The double whammy of the Russian war on Ukraine and changing climate poses a serious threat of food insecurity to several countries in Asia and Africa. The UN’s World Food Programme estimates that about 44 million people in 38 countries are already at ‘emergency levels of hunger’. Amidst rising global food prices, a number of countries have banned export of agricultural commodities.
As of May 29, 2022, 18 countries (excluding Russia and Ukraine) have imposed bans on exports of various commodities like wheat, pasta, corn, chicken and vegetable oils.
India has banned the export of wheat to check the potential rise in prices in the face of low procurement and there are reports suggesting that the government is mulling a ban on rice exports to tame inflation.
Rationale behind recent export bans:
- Food security: soaring global wheat prices have put pressure on food security, not only in India, but also in neighbouring and vulnerable nations.
- Buffer stock: Because of the sharp rise in global prices, some farmers were selling to traders and not to the government. This got the government worried about its buffer stock of almost 20 million tonnes -- depleted by the pandemic -- needed for handouts to millions of poor families and to avert any possible famine.
- Taming Inflation: The rising inflation also prompted this step. The WholeSale Price Index (WPI) in India has moved up from 2.26 per cent at the start of 2022 to 14.55 now. Retail inflation, too, hit an eight-year high of 7.79 per cent in April, driven by rising food and fuel prices.
- Decrease in Production: India put this ban in the wake of an extraordinary heat wave that had severely damaged the domestic wheat harvest.
Export ban and Inflation:
By doing so, the government's idea is to tame inflation in India. This export ban is a pre-emptive step and may prevent local wheat prices from rising substantially. However, in May, the consumer price index (CPI) inflation was 7.04 per cent (YoY).
The cereals group as a whole contributed only 6.6 per cent to this inflation. Within that, wheat, other than through PDS, contributed just 3.11 per cent and non-PDS rice contributed 1.59 per cent. So, by imposing a ban on wheat and rice exports, India can’t tame its inflation as more than 95 percent of CPI inflation is due to other items.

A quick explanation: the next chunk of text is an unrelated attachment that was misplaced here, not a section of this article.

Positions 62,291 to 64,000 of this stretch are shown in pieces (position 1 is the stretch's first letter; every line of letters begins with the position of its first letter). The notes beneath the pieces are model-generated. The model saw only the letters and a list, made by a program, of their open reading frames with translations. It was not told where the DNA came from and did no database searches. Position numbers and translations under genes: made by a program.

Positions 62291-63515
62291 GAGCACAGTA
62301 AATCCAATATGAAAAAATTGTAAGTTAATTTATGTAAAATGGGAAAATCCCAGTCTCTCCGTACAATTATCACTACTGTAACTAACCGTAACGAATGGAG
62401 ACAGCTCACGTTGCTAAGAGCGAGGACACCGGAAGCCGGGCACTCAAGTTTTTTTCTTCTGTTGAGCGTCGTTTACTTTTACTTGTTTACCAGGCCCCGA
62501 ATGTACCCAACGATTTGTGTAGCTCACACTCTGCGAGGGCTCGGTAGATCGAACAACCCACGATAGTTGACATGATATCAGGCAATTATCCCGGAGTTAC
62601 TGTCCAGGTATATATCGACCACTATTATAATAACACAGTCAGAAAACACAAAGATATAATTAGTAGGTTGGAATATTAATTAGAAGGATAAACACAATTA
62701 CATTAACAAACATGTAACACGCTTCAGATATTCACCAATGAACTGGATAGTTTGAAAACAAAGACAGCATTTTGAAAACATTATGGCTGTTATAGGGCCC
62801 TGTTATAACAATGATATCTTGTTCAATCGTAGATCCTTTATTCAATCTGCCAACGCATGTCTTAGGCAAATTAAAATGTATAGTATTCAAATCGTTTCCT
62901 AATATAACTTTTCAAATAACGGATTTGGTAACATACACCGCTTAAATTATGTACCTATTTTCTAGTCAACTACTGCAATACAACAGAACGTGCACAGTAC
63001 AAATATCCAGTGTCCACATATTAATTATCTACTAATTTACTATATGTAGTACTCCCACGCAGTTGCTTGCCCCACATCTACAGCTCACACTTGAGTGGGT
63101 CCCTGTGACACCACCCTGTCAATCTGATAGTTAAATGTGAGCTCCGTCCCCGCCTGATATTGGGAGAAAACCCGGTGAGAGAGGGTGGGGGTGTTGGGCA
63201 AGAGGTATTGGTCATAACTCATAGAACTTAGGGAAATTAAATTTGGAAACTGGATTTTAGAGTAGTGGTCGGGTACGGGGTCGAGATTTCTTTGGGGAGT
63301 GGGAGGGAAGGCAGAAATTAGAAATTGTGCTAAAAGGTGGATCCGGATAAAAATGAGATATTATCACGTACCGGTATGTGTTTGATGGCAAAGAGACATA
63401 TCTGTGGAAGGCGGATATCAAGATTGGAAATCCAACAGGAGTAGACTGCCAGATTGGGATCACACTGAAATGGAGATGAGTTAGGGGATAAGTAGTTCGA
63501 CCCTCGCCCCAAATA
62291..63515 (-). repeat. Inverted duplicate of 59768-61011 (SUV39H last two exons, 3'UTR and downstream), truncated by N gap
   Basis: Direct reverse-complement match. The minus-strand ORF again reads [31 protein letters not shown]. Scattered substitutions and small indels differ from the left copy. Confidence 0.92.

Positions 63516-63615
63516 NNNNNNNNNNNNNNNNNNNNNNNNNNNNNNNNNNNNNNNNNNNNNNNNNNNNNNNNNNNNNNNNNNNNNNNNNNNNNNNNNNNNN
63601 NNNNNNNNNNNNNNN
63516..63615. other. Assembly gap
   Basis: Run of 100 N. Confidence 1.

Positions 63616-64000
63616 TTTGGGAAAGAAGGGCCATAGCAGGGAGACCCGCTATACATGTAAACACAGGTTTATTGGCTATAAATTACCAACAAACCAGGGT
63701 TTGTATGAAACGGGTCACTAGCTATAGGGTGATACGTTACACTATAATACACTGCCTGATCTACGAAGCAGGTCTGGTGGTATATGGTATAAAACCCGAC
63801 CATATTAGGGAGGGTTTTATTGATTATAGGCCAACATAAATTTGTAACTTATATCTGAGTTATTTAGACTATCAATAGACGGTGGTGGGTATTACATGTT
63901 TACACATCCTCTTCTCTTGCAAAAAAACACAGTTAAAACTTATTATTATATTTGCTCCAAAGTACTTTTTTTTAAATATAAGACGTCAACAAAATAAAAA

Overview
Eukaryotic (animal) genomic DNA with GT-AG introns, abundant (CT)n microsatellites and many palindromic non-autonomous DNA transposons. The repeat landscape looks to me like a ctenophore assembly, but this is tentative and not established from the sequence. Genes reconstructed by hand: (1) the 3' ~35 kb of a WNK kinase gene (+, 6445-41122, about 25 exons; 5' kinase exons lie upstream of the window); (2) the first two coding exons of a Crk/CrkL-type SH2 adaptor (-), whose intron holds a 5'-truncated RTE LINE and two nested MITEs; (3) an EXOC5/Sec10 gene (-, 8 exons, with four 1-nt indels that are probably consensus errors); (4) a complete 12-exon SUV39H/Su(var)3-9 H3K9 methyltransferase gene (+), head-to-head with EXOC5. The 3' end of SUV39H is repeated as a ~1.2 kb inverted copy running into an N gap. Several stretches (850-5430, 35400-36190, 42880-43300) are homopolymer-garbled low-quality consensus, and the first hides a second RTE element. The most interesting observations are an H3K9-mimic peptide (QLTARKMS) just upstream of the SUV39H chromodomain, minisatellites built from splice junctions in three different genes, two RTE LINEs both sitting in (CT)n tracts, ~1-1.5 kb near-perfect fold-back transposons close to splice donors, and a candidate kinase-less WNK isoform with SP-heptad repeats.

The Ukraine-Russia war has led to a slump in wheat production from a region known as the world’s bread basket. Russia and Ukraine together account for 25% of the world’s wheat exports.
It has led to a hike in prices of wheat and supply side glitches.
India is the world’s second largest wheat producer and one of its biggest consumers.
When the government decided to ban wheat exports in the face of climbing prices, there were many protests from the international community. In Asia, except for Australia and India, most other economies depend on imported wheat for domestic consumption and are at risk from higher wheat prices globally, even if they do not directly import from India.
Same is the case of Sugar. Similarly, Indonesia’s palm oil export ban has a significant impact on India’s economy. Prices of edible oil hiked in India. It poses challenges to curtail inflation.
The recently concluded WTO ministerial meeting as well as the G-7 meet expressed concerns about food security in vulnerable nations. Abrupt export bans inflict high costs on poorer nations, and many millions fall below the poverty line as a result of such actions by a few.
If India wants to be a globally responsible player, it should avoid sudden and abrupt bans and, if need be, filter them through transparent export taxes to recover its large subsidies on power and fertilisers.